are blood vessels on the heart. They are smooth and elastic, allowing blood to flowfreely.Before your teen years, fat can start to deposit in the blood vessel walls. As you get older, the fat buildsup. This causes injury to your blood vessel walls. In an attempt to heal itself, the fatty tissues releasechemicals that promote the process of healing but make the inner walls of the blood vessel sticky.Then, other substances, such as inflammatory cells, proteins, and calcium that travel in your bloodstreamstart sticking to the inside of the vessel walls. The fat and other substances combine to form a materialcalled plaque, which can narrow the flow of blood in the artery (atherosclerosis).Some plaque deposits are hard on the outside and soft and mushy on the inside. Some plaque is fragile,cracking or tearing, exposing the soft, fatty inside. When this happens, platelets (disc-shaped particles inthe blood that aid clotting) come to the area, and blood clots accumulate on the injured vessel wall. Thiscauses the artery to narrow even more. Sometimes, the blood clot breaks apart by itself, and bloodsupply is restored.Over time, the inside of the arteries develop plaques of different sizes.Eventually, a narrowed coronary artery may develop new blood vessels that go around the blockage toget blood to the heart. However, during times of increased exertion or stress, the new arteries may not beable to supply enough oxygen-rich blood to the heart muscle.
 
In other cases, the blood clot may totally block the blood supply to the heart muscle, causing what iscalled an acute coronary syndrome. This is actually a name given to three serious conditions:
 
Unstable angina:
 that can often be relieved with oral 
,is unstable, and mayprogress to a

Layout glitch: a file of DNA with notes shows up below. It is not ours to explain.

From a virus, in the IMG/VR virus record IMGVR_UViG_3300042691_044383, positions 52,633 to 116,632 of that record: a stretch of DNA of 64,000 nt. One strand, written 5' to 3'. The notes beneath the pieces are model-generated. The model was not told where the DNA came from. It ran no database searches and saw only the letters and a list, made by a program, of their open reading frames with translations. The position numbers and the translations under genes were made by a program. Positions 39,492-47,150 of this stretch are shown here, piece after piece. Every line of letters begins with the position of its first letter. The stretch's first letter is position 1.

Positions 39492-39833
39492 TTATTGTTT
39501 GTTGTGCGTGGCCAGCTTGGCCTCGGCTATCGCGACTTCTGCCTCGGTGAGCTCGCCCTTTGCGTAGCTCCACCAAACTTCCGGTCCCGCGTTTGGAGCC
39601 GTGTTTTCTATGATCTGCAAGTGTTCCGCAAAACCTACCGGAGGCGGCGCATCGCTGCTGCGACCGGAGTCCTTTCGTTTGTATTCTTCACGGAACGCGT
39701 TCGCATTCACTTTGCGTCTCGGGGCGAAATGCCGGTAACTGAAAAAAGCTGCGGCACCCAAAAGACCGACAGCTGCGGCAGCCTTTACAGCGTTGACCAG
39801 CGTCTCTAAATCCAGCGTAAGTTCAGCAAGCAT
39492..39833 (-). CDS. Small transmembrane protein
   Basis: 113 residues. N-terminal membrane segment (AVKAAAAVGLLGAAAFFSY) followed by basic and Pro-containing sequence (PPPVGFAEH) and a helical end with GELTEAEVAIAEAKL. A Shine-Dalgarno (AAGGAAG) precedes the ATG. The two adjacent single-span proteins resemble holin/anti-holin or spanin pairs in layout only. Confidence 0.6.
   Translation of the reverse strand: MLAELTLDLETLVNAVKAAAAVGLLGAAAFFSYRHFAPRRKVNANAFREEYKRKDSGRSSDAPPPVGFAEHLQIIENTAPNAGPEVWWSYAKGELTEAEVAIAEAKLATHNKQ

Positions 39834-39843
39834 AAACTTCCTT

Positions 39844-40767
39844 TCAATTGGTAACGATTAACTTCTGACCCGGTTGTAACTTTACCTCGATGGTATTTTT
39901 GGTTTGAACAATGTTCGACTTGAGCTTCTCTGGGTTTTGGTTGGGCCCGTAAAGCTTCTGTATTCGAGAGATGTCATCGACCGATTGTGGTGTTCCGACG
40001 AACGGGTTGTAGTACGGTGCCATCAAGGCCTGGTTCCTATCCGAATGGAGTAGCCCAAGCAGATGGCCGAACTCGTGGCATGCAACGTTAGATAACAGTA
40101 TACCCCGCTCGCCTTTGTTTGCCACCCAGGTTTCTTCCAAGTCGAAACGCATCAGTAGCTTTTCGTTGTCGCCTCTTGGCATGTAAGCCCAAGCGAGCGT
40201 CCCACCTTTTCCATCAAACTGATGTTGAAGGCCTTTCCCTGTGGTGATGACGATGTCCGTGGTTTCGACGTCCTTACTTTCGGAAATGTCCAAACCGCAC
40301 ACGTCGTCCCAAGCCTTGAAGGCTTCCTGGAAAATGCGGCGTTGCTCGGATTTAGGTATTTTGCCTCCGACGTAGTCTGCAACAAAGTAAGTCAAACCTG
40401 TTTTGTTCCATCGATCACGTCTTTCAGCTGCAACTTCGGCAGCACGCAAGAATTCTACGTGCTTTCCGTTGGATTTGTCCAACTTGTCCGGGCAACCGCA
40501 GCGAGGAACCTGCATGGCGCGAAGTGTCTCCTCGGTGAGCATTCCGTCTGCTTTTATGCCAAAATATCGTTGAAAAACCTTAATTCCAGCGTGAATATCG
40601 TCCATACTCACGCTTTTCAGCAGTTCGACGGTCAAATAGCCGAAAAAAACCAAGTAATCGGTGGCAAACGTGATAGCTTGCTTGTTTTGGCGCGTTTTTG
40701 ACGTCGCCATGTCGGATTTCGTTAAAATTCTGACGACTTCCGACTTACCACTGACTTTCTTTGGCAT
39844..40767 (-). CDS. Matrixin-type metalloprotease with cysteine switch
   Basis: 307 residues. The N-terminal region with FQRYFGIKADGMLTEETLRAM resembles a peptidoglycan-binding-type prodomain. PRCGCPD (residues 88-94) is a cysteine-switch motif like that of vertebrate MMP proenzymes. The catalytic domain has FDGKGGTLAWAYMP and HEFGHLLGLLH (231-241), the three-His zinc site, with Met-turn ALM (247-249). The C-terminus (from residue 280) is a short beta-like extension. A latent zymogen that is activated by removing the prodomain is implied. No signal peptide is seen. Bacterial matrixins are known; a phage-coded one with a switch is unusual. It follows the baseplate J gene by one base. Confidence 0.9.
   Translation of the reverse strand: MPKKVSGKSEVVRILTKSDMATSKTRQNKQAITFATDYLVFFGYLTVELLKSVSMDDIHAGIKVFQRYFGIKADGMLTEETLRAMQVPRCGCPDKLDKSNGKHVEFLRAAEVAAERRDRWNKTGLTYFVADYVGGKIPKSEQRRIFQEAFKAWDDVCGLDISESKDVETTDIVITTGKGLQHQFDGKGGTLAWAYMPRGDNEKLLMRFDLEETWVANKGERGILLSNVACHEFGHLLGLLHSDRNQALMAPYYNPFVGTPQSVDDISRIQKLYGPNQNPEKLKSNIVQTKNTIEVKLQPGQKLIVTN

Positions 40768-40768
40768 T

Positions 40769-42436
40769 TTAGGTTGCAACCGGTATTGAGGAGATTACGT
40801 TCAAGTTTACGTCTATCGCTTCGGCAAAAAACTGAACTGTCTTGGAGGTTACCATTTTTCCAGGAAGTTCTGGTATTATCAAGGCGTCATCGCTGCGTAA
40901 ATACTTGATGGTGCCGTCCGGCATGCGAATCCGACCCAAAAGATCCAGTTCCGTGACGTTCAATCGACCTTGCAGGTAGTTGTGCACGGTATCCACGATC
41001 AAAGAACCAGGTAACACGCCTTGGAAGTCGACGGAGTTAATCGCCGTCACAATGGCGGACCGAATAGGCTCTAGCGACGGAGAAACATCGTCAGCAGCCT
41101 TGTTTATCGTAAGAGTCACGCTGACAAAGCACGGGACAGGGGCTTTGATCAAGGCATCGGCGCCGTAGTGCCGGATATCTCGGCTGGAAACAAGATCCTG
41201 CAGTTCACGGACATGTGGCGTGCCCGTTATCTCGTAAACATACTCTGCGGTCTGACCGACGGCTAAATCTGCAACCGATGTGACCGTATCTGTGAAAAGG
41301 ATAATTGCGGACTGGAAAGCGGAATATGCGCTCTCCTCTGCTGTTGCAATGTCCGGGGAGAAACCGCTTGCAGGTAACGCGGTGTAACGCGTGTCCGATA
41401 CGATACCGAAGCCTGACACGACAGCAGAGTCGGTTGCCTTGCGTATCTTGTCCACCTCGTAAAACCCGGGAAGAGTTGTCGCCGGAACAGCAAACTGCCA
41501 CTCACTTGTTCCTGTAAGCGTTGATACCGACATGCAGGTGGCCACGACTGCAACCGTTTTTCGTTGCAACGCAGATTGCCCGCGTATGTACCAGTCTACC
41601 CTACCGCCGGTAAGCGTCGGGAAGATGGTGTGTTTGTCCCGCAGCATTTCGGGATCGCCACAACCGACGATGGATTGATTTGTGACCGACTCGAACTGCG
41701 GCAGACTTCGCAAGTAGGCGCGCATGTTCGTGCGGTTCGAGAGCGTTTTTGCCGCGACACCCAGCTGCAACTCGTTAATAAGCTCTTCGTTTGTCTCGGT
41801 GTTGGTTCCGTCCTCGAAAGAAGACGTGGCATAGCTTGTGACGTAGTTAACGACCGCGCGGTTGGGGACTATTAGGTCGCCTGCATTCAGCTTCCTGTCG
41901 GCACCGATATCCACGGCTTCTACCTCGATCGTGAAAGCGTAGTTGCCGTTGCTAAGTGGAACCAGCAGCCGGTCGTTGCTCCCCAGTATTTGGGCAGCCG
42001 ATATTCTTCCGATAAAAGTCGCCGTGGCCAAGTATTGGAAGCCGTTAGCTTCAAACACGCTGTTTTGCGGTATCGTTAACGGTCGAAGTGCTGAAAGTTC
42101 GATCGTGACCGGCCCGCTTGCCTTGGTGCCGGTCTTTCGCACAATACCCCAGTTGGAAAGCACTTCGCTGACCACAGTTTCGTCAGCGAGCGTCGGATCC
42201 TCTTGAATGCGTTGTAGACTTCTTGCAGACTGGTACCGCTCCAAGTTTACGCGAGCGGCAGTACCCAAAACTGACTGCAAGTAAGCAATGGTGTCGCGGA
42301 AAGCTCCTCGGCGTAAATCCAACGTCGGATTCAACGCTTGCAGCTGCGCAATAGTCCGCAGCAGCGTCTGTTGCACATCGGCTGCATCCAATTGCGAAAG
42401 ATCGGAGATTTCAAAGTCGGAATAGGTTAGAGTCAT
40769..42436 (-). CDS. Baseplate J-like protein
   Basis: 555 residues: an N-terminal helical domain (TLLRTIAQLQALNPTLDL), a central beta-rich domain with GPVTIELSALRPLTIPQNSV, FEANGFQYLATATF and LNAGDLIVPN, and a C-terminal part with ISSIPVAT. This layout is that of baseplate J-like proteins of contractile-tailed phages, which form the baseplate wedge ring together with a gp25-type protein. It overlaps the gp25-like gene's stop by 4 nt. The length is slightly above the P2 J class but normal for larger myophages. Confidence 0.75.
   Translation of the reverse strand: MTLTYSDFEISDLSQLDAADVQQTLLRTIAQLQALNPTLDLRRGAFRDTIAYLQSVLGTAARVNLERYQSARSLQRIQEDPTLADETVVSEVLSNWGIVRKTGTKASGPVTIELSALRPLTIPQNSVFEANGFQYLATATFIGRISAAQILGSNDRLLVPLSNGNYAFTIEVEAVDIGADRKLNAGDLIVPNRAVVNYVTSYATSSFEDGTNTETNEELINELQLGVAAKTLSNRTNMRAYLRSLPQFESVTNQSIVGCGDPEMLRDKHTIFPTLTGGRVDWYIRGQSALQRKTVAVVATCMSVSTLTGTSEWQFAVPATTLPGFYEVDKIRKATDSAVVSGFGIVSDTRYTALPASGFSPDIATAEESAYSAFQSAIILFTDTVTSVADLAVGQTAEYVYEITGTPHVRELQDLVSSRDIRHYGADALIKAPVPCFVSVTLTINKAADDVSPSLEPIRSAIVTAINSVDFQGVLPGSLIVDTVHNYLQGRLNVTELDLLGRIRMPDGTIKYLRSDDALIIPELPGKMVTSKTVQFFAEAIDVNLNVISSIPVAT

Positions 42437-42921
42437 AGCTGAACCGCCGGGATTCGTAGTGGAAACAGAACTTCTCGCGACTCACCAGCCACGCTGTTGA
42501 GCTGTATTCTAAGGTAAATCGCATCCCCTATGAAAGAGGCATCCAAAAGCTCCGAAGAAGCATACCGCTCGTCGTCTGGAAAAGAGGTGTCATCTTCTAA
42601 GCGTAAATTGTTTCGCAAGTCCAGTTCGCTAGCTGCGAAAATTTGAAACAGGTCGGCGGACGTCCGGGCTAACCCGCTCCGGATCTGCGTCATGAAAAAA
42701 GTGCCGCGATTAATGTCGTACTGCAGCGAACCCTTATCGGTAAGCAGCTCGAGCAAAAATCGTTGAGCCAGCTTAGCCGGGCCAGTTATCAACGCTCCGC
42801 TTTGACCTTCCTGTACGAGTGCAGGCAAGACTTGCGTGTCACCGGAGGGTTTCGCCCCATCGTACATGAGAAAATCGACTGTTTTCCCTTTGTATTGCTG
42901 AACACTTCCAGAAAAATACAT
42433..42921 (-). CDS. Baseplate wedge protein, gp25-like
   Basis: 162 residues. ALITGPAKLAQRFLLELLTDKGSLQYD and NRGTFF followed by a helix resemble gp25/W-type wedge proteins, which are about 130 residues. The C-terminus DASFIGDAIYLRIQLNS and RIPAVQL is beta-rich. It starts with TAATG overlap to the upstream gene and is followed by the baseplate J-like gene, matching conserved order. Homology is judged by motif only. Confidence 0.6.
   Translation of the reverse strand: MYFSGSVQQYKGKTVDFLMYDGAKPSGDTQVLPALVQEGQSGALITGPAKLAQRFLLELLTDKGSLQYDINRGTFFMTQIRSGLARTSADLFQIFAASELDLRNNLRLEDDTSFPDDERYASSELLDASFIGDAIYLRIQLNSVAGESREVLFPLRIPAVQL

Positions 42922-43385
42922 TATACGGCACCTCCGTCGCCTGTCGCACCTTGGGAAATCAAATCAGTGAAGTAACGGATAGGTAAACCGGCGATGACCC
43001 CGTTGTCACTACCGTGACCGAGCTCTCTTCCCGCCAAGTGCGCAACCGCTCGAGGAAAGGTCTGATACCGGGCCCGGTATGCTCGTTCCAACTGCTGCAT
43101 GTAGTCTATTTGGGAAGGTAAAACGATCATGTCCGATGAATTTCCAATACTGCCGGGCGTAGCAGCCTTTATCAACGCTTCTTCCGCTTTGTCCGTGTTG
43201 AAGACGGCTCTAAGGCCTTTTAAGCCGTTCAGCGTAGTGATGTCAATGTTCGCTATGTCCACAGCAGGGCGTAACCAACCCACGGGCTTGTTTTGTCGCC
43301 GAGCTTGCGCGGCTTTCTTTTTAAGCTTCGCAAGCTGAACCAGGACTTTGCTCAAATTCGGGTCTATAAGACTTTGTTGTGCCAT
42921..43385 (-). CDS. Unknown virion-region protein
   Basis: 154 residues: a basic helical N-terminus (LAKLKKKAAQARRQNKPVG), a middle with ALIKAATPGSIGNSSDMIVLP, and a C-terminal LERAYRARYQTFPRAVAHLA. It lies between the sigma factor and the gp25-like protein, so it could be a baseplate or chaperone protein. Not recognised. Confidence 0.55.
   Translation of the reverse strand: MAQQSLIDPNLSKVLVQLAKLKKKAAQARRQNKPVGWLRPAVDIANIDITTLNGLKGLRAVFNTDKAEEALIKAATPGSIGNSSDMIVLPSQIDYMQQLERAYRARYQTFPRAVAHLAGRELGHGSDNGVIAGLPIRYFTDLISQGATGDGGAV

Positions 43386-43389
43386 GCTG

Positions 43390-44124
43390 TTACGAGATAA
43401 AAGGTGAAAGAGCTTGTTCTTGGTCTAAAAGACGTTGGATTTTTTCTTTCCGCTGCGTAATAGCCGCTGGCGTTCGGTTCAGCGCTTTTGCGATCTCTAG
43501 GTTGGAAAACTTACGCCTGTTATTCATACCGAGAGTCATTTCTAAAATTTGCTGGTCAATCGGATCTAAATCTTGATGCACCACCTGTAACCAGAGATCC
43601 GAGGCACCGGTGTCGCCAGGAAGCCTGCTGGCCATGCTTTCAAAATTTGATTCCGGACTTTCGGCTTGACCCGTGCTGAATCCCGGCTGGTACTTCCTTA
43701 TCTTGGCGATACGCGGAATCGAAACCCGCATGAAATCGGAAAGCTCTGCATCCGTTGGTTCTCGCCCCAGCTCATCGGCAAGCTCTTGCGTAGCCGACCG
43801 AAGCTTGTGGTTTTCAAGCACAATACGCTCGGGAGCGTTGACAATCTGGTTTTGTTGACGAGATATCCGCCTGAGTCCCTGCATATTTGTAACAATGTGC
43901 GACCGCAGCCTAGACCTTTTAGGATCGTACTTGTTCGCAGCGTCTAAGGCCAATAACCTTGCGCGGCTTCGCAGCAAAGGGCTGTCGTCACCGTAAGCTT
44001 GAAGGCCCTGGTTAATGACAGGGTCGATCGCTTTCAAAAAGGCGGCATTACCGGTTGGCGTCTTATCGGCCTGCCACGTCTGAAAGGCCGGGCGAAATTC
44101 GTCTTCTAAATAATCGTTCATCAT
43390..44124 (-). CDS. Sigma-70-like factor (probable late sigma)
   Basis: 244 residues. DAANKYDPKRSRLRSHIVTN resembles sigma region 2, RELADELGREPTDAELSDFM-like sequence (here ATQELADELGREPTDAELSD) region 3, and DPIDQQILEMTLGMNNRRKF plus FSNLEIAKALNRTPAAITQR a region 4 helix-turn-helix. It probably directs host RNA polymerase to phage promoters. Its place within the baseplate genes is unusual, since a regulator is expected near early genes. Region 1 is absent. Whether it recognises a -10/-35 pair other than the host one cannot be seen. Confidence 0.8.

.Usually more intense medical treatment or a procedure is required to treat thisacute coronary syndrome.
 
Non-ST segment elevation myocardial infarction (NSTEMI) or "non-Q-wave MI":
This heart attack, or MI, does not cause typical changes on an electrocardiogram (ECG). However, chemical markers in theblood indicate that damage has occurred to the heart muscle.
 
ST segment elevation myocardial infarction (STEMI) or "Q-wave MI":
This heart attack, or MI, iscaused by a prolonged period of blocked blood supply. It affects a large area of the heart muscle, andcauses changes on the ECG as well as chemical markers in the blood.Some people have symptoms that tell them that they may soon develop an acute coronary syndrome,others may have no symptoms until something happens, and still others have no symptoms of the acutecoronary syndrome at
Other Names for Coronary Artery Disease
 
 
Coronary heart disease
 
Hardening of the arteries
 
Heart disease
 
Ischemic (is-KE-mik) heart disease
 
Narrowing of the arteries Angina is chest pain or discomfort that occurs when not enough oxygen-rich blood is flowing to an area of your heart muscle. Angina mayfeel like pressure or squeezing in your chest. The pain also may occur in your shoulders, arms, neck, jaw, or back. A heart attack occurs when blood flow to an area of your heart muscle is completely blocked. This prevents oxygen-rich blood from reachingthat area of heart muscle and causes it to die. Without quick treatment, a heart attack can lead to serious problems and even death.Over time, CAD can weaken the heart muscle and lead to heart failure and arrhythmias (ah-RITH-me-ahs). Heart failure is a condition in which your heart can't pump enough blood throughout your body. Arrhythmias are problems with the speed or rhythm of your heartbeat.
Outlook
CAD is the most common type of heart disease. It's the leading cause of death in the United States for both men and women. Lifestylechanges, medicines, and/or medical procedures can effectively prevent or treat CAD in most people
What Are the Symptoms of Coronary Artery Disease?